Medline ® Abstracts for References 7-9
of 'Oral food challenges for diagnosis and management of food allergies'
Food allergy: A practice parameter update-2014.
Sampson HA, Aceves S, Bock SA, James J, Jones S, Lang D, Nadeau K, Nowak-Wegrzyn A, Oppenheimer J, Perry TT, Randolph C, Sicherer SH, Simon RA, Vickery BP, Wood R, Sampson HA, Randolph C, Bernstein D, Blessing-Moore J, Khan D, Lang D, Nicklas R, Oppenheimer J, Portnoy J, Randolph C, Schuller D, Spector S, Tilles SA, Wallace D, Sampson HA, Aceves S, Bock SA, James J, Jones S, Lang D, Nadeau K, Nowak-Wegrzyn A, Oppenheimer J, Perry TT, Randolph C, Sicherer SH, Simon RA, Vickery BP, Wood R
J Allergy Clin Immunol. 2014;134(5):1016.
This parameter was developed by the Joint Task Force on Practice Parameters, representing the American Academy of Allergy, Asthma&Immunology (AAAAI); the American College of Allergy, Asthma&Immunology (ACAAI); and the Joint Council of Allergy, Asthma&Immunology (JCAAI). The AAAAI and the ACAAI have jointly accepted responsibility for establishing "Food Allergy: A practice parameter update-2014." This is a complete and comprehensive document at the current time. The medical environment is a changing one, and not all recommendations will be appropriate for all patients. Because this document incorporated the efforts of many participants, no single individual, including those who served on the Joint Task Force, is authorized to provide an official AAAAI or ACAAI interpretation of these practice parameters. Any request for information about or an interpretation of these practice parameters by the AAAAI or ACAAI should be directed to the Executive Offices of the AAAAI, ACAAI, and JCAAI. These parameters are not designed for use by pharmaceutical companies in drug promotion.
EAACI food allergy and anaphylaxis guidelines: diagnosis and management of food allergy.
Muraro A, Werfel T, Hoffmann-Sommergruber K, Roberts G, Beyer K, Bindslev-Jensen C, Cardona V, Dubois A, duToit G, Eigenmann P, Fernandez Rivas M, Halken S, Hickstein L, Høst A, Knol E, Lack G, Marchisotto MJ, Niggemann B, Nwaru BI, Papadopoulos NG, Poulsen LK, Santos AF, Skypala I, Schoepfer A, Van Ree R, Venter C, Worm M, Vlieg-Boerstra B, Panesar S, de Silva D, Soares-Weiser K, Sheikh A, Ballmer-Weber BK, Nilsson C, de Jong NW, Akdis CA, EAACI Food Allergy and Anaphylaxis Guidelines Group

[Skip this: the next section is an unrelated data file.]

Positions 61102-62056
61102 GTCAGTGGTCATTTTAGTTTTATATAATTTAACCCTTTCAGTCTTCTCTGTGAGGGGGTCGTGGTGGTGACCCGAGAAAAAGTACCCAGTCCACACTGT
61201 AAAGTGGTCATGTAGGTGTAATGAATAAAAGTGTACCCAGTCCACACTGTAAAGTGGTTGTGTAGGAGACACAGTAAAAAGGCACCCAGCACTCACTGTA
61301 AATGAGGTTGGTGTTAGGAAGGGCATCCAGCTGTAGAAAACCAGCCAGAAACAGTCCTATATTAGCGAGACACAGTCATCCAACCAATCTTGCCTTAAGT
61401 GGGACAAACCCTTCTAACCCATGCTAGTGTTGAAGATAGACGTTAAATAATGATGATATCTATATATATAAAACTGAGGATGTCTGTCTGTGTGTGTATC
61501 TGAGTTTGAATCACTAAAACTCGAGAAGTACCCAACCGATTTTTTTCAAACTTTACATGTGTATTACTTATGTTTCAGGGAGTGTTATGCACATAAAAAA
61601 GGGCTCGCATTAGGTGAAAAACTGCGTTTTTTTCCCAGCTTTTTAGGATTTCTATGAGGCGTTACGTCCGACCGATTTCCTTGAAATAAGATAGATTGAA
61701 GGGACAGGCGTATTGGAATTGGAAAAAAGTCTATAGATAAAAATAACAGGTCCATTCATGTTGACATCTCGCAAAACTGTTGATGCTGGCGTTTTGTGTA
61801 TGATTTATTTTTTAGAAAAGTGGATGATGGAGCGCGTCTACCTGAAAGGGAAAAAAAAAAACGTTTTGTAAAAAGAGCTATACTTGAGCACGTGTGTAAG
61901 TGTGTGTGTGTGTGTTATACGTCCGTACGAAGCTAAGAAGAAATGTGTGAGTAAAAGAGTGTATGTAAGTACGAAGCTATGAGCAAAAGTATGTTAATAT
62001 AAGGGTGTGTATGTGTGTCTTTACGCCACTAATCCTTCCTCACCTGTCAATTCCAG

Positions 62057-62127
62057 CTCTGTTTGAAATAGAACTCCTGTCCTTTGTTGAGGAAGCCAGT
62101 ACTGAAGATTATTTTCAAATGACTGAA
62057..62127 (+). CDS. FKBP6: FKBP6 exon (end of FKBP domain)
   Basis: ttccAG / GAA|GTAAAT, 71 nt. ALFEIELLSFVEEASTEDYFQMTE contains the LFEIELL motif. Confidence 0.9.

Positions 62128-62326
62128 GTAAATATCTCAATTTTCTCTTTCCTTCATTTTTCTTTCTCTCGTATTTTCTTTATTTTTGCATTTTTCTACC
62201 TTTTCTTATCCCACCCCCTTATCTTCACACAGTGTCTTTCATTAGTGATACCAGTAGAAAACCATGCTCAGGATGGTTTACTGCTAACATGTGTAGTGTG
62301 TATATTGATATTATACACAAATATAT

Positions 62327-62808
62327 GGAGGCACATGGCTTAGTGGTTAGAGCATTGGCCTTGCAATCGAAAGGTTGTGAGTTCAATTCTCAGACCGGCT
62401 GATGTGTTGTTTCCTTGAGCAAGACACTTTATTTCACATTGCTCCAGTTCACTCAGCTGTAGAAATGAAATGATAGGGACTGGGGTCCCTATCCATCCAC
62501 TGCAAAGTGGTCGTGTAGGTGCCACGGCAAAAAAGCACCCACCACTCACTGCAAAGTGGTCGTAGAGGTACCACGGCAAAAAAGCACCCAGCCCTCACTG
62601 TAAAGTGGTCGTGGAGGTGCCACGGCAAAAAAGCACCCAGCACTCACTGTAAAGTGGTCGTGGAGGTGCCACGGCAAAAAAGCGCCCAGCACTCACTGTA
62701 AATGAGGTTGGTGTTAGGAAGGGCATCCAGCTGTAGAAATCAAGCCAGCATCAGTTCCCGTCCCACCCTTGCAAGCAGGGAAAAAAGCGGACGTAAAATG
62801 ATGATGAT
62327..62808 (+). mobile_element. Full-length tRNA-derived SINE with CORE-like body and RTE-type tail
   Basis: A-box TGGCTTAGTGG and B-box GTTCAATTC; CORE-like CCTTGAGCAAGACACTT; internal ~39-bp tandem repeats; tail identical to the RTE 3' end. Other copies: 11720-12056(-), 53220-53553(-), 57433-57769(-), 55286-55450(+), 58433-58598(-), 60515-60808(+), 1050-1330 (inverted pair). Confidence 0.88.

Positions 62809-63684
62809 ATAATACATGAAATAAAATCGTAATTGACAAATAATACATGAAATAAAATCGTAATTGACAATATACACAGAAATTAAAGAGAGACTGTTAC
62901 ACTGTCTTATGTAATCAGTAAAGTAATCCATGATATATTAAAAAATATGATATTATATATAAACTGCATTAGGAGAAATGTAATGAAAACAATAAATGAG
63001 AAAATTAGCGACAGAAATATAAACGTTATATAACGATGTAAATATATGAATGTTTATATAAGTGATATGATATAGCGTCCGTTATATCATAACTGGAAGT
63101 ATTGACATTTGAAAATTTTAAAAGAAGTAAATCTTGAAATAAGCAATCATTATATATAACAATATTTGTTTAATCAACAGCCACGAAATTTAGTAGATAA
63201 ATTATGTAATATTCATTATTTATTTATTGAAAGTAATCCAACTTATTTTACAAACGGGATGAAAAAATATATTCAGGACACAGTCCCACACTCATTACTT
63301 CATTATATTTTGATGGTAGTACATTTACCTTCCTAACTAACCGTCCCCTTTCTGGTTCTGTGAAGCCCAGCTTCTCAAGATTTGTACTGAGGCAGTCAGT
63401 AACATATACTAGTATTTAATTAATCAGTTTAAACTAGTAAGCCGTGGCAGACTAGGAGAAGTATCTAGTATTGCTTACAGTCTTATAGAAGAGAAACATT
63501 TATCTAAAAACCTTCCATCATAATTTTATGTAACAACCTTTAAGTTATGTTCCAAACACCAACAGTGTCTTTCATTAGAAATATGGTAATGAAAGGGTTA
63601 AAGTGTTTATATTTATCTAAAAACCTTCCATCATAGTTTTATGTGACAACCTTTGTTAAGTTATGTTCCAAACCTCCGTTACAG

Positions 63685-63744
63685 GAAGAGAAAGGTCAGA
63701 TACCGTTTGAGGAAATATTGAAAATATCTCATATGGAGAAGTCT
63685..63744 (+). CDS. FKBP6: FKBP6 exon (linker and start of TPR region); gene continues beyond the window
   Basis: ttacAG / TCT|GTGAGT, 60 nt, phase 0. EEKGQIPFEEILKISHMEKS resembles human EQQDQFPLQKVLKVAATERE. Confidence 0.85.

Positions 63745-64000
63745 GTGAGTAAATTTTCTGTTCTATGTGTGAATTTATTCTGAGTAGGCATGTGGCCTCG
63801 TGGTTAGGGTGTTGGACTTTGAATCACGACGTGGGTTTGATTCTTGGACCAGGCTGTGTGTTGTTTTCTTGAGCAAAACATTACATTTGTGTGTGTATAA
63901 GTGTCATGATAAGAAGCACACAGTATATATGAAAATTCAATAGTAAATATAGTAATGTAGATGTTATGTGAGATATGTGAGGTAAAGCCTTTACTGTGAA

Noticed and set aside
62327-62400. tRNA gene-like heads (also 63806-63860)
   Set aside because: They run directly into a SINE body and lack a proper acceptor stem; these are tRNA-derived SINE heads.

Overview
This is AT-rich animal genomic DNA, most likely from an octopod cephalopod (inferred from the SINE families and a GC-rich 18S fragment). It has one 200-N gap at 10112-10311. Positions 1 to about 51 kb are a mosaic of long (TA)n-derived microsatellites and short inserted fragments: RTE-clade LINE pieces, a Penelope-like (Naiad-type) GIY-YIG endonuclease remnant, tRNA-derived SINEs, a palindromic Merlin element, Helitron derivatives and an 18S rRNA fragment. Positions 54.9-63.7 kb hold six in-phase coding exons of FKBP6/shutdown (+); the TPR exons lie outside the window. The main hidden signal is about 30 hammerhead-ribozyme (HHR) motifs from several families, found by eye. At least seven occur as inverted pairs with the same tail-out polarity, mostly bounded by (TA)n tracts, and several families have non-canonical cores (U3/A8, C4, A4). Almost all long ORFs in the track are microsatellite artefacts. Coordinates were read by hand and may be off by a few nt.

Allergy. 2014 Aug;69(8):1008-25. Epub 2014 Jun 9.
Food allergy can result in considerable morbidity, impact negatively on quality of life, and prove costly in terms of medical care. These guidelines have been prepared by the European Academy of Allergy and Clinical Immunology's (EAACI) Guidelines for Food Allergy and Anaphylaxis Group, building on previous EAACI position papers on adverse reaction to foods and three recent systematic reviews on the epidemiology, diagnosis, and management of food allergy, and provide evidence-based recommendations for the diagnosis and management of food allergy. While the primary audience is allergists, this document is relevant for all other healthcare professionals, including primary care physicians, and pediatric and adult specialists, dieticians, pharmacists and paramedics. Our current understanding of the manifestations of food allergy, the role of diagnostic tests, and the effective management of patients of all ages with food allergy is presented. The acute management of non-life-threatening reactions is covered in these guidelines, but for guidance on the emergency management of anaphylaxis, readers are referred to the related EAACI Anaphylaxis Guidelines.